Computing at Cloverlea
In line with the 2014 National Curriculum for Computing, our aim is to provide a high-quality computing education which equips children to use computational thinking and creativity to understand and change the world. The curriculum will teach children key knowledge about how computers and computer systems work, and how they are designed and programmed. Learners will have the opportunity to gain an understanding of computational systems of all kinds, whether or not they include computers.
By the time they leave Cloverlea, children will have gained key knowledge and skills in the three main areas of the computing curriculum: computer science (programming and understanding how digital systems work), information technology (using computer systems to store, retrieve and send information) and digital literacy (evaluating digital content and using technology safely and respectfully). The objectives within each strand support the development of learning across the key stages, ensuring a solid grounding for future learning and beyond
The aims within the national curriculum are embedded into our weekly computing lessons and within our wider curriculum. Our computing curriculum provides many purposeful opportunities for developing skills and understanding in areas of computer science, information technology and digital literacy. The National Curriculum for Computing aims to ensure all pupils:
- can understand and apply the fundamental principles and concepts of computer science, including abstraction, logic, algorithms and data representation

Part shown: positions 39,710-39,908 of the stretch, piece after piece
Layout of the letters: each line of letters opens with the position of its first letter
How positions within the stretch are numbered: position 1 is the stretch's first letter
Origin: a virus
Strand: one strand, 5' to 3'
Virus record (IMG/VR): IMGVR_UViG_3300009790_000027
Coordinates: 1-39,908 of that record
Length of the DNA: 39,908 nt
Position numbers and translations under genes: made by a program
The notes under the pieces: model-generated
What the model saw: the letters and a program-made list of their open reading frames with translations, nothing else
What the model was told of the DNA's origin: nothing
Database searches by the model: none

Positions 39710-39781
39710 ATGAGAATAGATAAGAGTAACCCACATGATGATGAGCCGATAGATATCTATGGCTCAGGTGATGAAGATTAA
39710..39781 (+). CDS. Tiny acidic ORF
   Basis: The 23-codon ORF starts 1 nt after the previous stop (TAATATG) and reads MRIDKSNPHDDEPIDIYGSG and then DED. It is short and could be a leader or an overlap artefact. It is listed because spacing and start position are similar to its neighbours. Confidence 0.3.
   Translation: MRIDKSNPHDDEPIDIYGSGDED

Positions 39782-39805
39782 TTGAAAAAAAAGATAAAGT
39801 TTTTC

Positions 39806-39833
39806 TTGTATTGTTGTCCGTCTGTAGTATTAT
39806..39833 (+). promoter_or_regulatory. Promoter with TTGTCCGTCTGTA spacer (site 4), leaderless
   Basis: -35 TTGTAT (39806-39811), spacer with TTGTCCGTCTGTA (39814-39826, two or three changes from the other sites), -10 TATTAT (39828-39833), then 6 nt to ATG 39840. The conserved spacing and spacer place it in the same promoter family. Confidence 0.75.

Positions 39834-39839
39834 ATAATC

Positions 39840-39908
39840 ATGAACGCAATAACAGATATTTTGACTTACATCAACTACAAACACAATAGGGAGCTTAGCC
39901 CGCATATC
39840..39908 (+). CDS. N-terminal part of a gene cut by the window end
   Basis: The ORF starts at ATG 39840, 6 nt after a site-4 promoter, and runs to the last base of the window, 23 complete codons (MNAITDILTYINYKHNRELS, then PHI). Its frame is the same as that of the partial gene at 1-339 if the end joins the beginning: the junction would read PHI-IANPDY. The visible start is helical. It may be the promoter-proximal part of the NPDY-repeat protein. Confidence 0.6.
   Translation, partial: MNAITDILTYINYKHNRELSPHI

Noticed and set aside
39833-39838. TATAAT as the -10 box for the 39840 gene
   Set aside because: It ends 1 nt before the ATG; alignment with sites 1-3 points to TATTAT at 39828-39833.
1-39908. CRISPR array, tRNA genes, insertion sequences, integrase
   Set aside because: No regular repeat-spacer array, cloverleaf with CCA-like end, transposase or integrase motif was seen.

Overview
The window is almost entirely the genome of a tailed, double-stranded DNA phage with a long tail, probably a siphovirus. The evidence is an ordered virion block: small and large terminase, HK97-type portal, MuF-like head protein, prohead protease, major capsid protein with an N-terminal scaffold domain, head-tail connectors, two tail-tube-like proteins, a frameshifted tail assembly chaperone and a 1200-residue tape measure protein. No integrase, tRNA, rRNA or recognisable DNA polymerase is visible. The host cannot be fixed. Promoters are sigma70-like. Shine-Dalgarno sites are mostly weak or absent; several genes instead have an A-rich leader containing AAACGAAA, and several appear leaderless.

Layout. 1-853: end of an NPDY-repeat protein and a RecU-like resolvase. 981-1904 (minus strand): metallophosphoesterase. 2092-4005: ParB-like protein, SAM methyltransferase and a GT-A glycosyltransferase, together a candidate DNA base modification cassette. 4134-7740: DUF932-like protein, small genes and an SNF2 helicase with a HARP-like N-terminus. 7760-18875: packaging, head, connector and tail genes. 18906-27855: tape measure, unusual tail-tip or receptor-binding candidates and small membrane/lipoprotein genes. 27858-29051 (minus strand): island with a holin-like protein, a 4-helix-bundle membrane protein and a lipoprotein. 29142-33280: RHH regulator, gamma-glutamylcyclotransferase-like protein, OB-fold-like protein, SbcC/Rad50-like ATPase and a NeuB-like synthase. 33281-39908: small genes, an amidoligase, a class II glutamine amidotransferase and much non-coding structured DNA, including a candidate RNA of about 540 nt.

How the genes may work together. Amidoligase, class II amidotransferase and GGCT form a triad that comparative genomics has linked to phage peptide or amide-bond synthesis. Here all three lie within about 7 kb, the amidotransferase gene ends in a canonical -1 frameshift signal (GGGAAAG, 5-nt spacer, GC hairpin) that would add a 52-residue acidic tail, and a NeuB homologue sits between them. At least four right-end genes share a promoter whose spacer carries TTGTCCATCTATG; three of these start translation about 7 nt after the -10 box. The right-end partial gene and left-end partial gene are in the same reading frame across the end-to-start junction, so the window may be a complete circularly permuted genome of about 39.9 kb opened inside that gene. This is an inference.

- can analyse problems in computational terms, and have repeated practical experience of writing computer programs in order to solve such problems
- can evaluate and apply information technology, including new or unfamiliar technologies, analytically to solve problems
- are responsible, competent, confident and creative users of information and communication technology
At Cloverlea, computing is taught using a blocked curriculum approach. This ensures children are able to develop depth in their knowledge and skills over the duration of each of their computing topics. Teachers use Kapow, which is a new computing scheme of work, to plan their computing lessons, and make links to other subjects and topics where they can. We have a computing suite and two class sets of ipads to ensure that all year groups have the opportunity to use a range of devices and programs for many purposes across the wider curriculum, as well as in discrete computing lessons. Employing cross-curricular links motivates pupils and supports them to make connections and remember the steps they have been taught.
The implementation of the curriculum also ensures a balanced coverage of computer science, information technology and digital literacy. The children will have experiences of all three strands in each year group, but the subject knowledge imparted becomes increasingly specific and in depth, with more complex skills being taught, thus ensuring that learning is built upon. For example, children in Key Stage 1 learn what algorithms are, which leads them to the design stage of programming in Key Stage 2, where they design, write and debug programs, explaining the thinking behind their algorithms.